20 Oct Trauma recovery
Trauma disrupts the body’s natural equilibrium. The person that suffered a traumatic event gets stuck in a state of hyper-arousal and fear. Mainly, their nervous system gets stuck. What most professionals suggest is exercise and movement because these 2 actually help with the release of endorphin as well as ‘burning off’ adrenaline which can help the nervous system get unstuck.
The first step is to exercise for at least 10-30 minutes a day. These exercises should involve both arms and legs movements like swimming, running, walking, even dancing. People are encouraged to focus not on their thoughts or trying to get distracted but to focus on their bodies and how it feels as they move. The purpose of this is to be present in the moment and focus on what’s going on with the body and the sensations you get while doing different exercises.
Following a trauma, people generally tend to isolate and withdraw from others which only makes things worse. Interacting with others doesn’t mean you have to talk about the trauma. However, connecting with others helps the person feel comforted and accepted by others around them. Also, asking for support is very important. While you don’t have to talk about the trauma, you need to be able to share your feelings and thoughts with someone that you trust without feeling judged. This person could be a member of the family, close friend, counsellor or clergyman.
An important aspect of recovery is learning to self-regulate the nervous system. This self-regulation starts with the physical exercises but needs to continue with mindful breathing. This type of exercise helps the person focus on their breath and calms down the body. You can do that by simply taking 60 breaths, focusing your attention on each breath.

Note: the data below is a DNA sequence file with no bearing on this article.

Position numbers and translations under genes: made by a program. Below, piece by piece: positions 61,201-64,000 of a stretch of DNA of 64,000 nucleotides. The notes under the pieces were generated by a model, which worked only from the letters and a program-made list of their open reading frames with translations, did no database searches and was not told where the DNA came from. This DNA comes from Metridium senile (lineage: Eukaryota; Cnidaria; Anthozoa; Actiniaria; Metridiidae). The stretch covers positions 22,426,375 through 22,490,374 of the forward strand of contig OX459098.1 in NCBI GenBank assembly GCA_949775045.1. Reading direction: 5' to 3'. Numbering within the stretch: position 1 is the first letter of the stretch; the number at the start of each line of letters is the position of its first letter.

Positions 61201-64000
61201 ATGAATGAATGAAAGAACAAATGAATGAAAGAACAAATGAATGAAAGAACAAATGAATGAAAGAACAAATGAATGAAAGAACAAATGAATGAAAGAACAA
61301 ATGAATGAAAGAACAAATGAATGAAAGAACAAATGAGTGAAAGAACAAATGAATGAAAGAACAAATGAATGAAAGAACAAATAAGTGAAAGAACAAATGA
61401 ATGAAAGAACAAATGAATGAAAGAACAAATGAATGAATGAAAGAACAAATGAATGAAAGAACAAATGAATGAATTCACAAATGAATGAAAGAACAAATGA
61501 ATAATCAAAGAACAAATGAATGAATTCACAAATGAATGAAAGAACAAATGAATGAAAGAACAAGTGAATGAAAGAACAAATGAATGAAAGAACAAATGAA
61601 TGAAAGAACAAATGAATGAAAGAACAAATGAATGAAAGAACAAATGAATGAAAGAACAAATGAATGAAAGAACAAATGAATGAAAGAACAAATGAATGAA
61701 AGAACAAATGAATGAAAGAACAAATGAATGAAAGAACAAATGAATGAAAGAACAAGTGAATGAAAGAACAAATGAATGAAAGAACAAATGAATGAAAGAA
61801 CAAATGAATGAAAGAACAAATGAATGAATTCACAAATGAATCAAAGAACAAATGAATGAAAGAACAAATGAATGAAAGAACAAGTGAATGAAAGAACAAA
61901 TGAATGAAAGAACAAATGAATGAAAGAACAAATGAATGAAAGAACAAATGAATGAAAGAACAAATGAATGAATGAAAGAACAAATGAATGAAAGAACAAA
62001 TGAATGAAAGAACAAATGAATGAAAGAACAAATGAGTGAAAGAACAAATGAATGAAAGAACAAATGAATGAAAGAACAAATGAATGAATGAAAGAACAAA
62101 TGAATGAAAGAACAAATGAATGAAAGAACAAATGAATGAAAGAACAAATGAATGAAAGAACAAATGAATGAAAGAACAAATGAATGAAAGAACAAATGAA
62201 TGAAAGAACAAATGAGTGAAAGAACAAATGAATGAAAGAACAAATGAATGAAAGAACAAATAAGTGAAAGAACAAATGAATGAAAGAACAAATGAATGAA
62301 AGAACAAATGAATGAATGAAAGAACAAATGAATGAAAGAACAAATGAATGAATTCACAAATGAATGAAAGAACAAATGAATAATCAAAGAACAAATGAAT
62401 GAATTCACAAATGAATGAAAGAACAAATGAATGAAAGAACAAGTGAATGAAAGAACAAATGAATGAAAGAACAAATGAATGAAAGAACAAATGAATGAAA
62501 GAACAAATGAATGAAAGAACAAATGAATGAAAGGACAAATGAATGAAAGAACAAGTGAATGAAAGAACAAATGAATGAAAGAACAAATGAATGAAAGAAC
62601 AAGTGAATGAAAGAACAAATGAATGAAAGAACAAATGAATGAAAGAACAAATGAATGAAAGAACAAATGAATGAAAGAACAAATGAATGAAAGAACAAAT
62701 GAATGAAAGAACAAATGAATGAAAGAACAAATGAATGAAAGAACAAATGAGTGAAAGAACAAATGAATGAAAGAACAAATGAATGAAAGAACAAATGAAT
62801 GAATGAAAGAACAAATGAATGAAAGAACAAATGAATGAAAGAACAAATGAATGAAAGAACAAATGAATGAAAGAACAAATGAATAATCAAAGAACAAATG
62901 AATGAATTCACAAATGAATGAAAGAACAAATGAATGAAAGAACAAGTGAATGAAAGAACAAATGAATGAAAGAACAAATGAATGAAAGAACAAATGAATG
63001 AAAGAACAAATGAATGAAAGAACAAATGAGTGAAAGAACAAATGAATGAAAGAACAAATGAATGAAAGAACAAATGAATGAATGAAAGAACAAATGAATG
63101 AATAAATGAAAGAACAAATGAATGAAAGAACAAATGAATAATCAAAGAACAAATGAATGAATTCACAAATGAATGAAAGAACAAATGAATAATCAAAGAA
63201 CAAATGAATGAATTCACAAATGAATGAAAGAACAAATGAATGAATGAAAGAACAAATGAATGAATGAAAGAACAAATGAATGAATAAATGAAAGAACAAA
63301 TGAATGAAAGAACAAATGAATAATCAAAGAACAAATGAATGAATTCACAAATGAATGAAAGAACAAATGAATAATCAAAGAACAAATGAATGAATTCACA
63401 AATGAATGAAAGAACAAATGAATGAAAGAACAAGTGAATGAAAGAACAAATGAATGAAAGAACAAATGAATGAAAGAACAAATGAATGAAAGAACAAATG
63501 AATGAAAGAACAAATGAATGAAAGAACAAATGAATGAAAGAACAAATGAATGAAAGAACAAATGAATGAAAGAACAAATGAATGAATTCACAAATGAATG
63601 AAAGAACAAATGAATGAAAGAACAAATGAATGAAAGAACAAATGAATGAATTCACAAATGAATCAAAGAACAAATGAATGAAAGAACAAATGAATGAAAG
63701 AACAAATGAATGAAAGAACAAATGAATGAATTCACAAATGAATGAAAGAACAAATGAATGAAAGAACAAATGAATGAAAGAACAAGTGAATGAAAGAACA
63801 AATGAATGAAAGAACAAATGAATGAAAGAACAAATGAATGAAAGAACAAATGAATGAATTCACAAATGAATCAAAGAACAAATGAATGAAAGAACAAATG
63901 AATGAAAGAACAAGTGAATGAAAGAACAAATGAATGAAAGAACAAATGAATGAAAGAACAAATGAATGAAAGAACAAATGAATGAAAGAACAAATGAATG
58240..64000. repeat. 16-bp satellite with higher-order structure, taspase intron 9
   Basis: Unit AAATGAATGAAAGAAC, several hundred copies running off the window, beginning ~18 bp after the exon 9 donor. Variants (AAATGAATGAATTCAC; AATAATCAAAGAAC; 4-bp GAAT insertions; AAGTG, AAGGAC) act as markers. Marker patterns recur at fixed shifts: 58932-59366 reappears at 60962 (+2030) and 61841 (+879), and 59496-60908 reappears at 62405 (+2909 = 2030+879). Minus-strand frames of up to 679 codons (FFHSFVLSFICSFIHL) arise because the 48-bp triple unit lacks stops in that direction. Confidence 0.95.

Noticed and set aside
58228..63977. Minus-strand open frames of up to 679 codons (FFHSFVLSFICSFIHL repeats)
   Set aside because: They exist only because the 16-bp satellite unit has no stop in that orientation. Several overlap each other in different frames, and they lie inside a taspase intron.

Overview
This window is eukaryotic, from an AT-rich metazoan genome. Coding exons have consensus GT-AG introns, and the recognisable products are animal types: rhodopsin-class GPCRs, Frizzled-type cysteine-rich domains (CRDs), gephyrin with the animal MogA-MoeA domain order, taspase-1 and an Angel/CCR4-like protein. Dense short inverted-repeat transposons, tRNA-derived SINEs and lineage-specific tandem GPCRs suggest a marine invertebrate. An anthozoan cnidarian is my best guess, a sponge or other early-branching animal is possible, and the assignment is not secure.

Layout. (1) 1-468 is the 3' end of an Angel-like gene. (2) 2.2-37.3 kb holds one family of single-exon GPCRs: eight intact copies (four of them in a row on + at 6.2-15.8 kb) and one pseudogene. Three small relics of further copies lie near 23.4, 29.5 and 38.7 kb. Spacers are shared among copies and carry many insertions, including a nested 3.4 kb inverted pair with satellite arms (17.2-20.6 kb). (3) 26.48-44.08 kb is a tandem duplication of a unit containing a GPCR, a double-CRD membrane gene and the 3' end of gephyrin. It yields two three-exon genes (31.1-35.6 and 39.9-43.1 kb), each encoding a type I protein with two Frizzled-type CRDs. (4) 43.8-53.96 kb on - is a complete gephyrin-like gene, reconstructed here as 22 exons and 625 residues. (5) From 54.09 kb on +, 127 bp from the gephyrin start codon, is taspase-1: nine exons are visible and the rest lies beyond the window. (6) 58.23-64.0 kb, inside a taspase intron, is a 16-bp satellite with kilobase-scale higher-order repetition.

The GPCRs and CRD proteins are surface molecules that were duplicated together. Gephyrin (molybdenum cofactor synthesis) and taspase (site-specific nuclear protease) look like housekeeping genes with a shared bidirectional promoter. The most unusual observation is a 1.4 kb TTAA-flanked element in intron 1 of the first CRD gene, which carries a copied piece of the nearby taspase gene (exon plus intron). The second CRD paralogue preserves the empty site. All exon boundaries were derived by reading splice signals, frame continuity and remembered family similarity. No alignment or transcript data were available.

Be aware of what you feel and allow yourself to feel it. Acknowledge your feelings about the trauma as they arise, and accept them.
Taking care of your health increases the ability to cope with the stress that came from a trauma. Generally, even sleep patterns are disrupted after a traumatic event. A lack of sleep can escalate trauma symptoms and make it harder to maintain an emotional balance. So aim for 7-9 hours of sleep each night.
Reducing stress through relaxation techniques such as meditation, mindful breathing.
Professional help: recovering from trauma takes time and each person should do that at their own pace. If symptoms get worse over time, the person needs to seek advice from a trauma expert.